Los Angeles Times:
As Greece lurches along without a government, its deepening political crisis is fast turning into a war of wills in which Europe's economy potentially hangs in the balance.
On one side are the Greek politicians who accuse other Europeans of trying to "terrorize" their country into accepting more draconian austerity cuts and who warn that if Greece gets kicked out of the euro, "Europe will be doomed."
On the other are officials in Brussels, Berlin and other capitals, who say that expelling Greece from the Eurozone would be regrettable but "can be managed" if Athens reneges on the tough terms to which it has agreed in exchange for two international bailouts.
Only one of the antagonists can be right. The outcome of the high-stakes staring contest could determine whether Greece becomes the first European nation to default in decades and possibly pulls neighboring countries down with it, in a cascade whose waves would crash through the global economy.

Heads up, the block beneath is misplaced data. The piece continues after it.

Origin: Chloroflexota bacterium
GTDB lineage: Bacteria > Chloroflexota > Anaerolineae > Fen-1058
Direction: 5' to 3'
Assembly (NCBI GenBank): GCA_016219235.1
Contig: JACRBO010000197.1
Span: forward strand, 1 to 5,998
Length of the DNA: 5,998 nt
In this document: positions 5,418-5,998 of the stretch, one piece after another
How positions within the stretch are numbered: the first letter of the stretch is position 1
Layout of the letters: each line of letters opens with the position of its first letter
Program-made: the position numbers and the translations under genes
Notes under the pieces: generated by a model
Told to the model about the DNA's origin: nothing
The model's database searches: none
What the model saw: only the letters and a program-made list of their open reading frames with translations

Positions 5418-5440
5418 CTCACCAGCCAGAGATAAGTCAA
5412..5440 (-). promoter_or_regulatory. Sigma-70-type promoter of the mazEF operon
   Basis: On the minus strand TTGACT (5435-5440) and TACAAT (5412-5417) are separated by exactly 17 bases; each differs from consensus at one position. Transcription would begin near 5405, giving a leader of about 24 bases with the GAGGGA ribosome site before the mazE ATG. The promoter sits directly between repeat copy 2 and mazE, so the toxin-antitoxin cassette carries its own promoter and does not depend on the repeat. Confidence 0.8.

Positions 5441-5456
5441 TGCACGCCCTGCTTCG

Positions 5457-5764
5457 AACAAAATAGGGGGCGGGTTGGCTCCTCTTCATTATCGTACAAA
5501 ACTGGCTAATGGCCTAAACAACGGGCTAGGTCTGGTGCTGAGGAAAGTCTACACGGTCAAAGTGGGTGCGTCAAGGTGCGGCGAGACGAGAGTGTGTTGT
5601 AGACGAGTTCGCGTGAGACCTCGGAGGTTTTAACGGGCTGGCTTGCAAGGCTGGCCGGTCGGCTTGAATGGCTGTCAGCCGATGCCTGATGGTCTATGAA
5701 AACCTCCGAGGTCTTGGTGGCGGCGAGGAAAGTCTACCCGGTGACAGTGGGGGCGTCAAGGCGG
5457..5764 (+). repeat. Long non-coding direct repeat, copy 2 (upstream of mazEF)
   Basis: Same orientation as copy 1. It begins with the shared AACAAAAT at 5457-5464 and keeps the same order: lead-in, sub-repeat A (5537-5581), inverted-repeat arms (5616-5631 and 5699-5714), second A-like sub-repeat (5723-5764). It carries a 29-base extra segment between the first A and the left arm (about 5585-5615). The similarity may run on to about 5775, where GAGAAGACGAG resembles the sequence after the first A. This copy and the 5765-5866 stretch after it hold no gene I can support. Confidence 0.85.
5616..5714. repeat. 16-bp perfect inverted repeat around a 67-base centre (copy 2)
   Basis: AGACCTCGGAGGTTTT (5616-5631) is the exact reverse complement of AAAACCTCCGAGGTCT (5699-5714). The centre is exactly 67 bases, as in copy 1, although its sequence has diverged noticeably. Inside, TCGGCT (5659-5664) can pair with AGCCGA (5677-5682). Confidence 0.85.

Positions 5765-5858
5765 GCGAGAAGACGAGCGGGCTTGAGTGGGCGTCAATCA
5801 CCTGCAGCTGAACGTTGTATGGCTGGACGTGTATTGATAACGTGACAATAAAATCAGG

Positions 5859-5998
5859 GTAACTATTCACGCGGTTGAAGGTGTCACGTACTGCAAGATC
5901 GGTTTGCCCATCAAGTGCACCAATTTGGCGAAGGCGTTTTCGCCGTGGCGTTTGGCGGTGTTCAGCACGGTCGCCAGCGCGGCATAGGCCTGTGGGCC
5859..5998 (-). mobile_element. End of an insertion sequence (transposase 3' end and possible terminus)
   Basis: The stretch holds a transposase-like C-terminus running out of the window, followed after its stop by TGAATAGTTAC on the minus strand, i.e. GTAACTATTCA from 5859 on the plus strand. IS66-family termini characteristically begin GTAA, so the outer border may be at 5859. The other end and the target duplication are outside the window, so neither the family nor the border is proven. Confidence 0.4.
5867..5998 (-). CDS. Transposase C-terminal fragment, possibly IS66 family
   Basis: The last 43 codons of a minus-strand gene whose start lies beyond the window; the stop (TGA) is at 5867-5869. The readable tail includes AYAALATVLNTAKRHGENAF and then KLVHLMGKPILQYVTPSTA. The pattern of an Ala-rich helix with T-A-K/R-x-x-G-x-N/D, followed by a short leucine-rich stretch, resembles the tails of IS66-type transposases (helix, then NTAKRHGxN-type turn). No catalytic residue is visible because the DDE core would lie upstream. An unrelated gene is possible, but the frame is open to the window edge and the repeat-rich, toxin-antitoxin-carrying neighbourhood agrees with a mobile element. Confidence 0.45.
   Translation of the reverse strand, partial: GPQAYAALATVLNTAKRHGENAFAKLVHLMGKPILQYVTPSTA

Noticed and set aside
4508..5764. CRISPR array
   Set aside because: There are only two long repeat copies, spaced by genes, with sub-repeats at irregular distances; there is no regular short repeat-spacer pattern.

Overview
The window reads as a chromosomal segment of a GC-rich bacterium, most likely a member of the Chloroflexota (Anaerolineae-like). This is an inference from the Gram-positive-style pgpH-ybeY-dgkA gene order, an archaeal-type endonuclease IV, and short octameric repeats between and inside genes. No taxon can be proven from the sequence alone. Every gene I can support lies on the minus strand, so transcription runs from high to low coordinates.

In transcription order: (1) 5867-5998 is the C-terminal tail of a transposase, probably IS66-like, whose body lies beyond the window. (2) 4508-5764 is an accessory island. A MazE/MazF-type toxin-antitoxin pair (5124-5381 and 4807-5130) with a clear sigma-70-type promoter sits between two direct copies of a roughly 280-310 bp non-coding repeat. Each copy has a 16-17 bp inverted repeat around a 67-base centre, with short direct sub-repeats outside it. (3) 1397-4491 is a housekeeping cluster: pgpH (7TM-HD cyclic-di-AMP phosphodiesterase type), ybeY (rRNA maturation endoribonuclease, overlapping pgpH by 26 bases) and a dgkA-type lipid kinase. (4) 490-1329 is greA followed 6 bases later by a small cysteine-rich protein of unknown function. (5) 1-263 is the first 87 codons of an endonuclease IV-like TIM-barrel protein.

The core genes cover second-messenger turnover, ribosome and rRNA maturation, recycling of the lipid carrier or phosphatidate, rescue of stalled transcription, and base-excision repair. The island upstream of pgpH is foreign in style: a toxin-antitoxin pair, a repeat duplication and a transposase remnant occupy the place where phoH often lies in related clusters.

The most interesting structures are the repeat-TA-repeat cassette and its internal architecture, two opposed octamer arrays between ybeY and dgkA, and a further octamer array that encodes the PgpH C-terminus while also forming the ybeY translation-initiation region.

Which side will prevail, nobody can predict. Even London's famous bookies have stopped taking bets on whether Greece will remain a member of the Eurozone, the club of 17 nations that use the euro. But as Athens hurtles toward another possible election next month to try to break the impasse created by this month's inconclusive vote, neither side is showing any sign of backing down.
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